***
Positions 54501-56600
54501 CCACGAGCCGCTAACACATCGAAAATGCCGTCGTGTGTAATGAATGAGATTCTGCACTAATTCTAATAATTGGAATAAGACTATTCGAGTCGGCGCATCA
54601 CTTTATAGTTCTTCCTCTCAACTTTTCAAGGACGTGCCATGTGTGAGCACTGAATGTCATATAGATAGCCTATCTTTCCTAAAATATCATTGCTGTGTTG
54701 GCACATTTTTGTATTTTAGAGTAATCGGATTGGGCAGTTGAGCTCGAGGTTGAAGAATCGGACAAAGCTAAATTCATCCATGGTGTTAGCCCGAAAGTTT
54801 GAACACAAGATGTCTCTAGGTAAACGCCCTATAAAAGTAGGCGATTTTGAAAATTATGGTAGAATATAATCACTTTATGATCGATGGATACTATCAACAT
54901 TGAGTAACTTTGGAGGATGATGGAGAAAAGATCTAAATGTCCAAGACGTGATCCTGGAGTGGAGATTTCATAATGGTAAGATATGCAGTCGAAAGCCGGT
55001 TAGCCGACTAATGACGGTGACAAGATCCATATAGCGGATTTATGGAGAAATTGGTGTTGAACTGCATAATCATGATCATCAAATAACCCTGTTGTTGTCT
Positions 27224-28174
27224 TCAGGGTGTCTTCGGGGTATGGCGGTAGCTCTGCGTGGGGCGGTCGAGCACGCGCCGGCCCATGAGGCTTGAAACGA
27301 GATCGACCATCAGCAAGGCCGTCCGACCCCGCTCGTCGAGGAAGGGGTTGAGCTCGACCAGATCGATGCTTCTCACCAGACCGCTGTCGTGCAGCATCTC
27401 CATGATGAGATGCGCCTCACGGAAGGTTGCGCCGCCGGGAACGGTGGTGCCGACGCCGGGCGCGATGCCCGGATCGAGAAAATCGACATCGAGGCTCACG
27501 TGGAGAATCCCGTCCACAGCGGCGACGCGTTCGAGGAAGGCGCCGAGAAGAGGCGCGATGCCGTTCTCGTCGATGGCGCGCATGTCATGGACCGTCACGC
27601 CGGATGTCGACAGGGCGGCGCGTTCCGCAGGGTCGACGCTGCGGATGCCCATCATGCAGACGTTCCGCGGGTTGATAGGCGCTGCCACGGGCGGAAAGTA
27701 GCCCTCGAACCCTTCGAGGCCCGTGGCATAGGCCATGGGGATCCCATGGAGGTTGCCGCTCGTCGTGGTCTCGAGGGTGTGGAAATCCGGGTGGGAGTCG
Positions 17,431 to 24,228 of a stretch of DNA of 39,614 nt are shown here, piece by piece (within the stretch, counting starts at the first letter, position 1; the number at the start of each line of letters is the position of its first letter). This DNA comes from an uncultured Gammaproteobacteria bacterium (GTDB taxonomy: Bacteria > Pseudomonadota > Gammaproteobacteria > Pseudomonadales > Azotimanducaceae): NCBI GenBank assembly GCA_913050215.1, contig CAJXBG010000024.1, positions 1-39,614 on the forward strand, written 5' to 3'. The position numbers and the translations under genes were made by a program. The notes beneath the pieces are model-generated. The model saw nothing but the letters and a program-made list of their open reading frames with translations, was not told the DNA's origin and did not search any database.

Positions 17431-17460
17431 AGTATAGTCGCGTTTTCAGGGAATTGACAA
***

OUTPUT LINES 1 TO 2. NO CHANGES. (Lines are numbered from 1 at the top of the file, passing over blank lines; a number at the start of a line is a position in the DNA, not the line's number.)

Positions 54501-56600
54501 CCACGAGCCGCTAACACATCGAAAATGCCGTCGTGTGTAATGAATGAGATTCTGCACTAATTCTAATAATTGGAATAAGACTATTCGAGTCGGCGCATCA